Too much salt in your diet can cause your body to retain fluid, which increases blood pressure

Too little potassium in your diet
  • Potassium helps balance the amount of salt in your cells.If you lose too much potassium or don’t get enough potassium in your diet due to dehydration, sodium can build up in your blood.
Drinking too much alcohol
  • Over time, heavy drinking can destroy your heart. 
  • If you drink alcohol, do so in moderation. For healthy adults, that means up to two drinks a day for men and one drink a day for women and. One drink equals, 5 ounces of wine or 1.5 ounces of 80-proof liquor, 12 ounces of beer.
  • Temporary increase in blood pressure is led by high levels of stress. Stress-related habits like drinking alcohol, eating more, using tobacco can lead to further increases in blood pressure.
Certain chronic conditions
  • Some chronic conditions also may increase your risk of high blood pressure, including diabetes, kidney disease and sleep apnea.


Uncontrolled hypertension can lead to complications including:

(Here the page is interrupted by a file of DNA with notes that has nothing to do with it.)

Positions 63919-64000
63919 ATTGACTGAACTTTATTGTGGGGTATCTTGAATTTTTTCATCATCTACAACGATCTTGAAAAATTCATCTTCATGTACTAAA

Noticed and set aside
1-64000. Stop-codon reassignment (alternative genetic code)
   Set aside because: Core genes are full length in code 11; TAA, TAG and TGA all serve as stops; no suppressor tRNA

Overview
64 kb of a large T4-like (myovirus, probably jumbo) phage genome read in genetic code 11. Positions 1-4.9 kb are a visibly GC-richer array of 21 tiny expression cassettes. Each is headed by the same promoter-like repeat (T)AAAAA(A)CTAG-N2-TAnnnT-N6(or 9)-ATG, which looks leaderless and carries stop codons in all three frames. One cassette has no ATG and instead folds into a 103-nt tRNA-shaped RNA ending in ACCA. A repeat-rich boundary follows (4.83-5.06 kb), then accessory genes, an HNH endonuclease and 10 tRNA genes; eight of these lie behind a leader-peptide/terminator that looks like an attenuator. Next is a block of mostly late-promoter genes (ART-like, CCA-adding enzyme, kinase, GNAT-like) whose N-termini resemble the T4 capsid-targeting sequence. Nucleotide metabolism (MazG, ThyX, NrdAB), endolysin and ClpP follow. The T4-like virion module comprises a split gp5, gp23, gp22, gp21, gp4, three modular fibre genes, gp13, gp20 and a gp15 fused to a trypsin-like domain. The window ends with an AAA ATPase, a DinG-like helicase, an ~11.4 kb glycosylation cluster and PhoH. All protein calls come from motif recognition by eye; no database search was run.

• Aneurysm
  • Stroke or heart attack
  • Heart failure
  • Understanding or trouble with memory
  • Metabolic syndrome
  • Dementia

Treatment for high blood pressure

To keep your blood pressure to a safe level, doctors can help using

  • Lifestyle changes
  • Medicines

Lifestyle changes to reduce blood pressure

  • Take a balanced diet
  • reduce amount of salt intake
  • Be active and healthy
  • Take enough potassium in your diet
  • maintain weight
  • quit smoking
  • Cut back on alcohol
Medicines for high blood pressure

Some medicines for hypertension are following


  • Eating more fruit and vegetables
  • Reducing salt intake (to less than 5g daily)
  • Avoiding use of tobacco
  • Being physically active on a regular basis
  • Reducing alcohol consumption
  • Eliminating/reducing trans fats in diet


  • Regularly checking blood pressure
  • Reducing and managing mental stress
  • Managing other medical conditions
  • Treating high blood pressure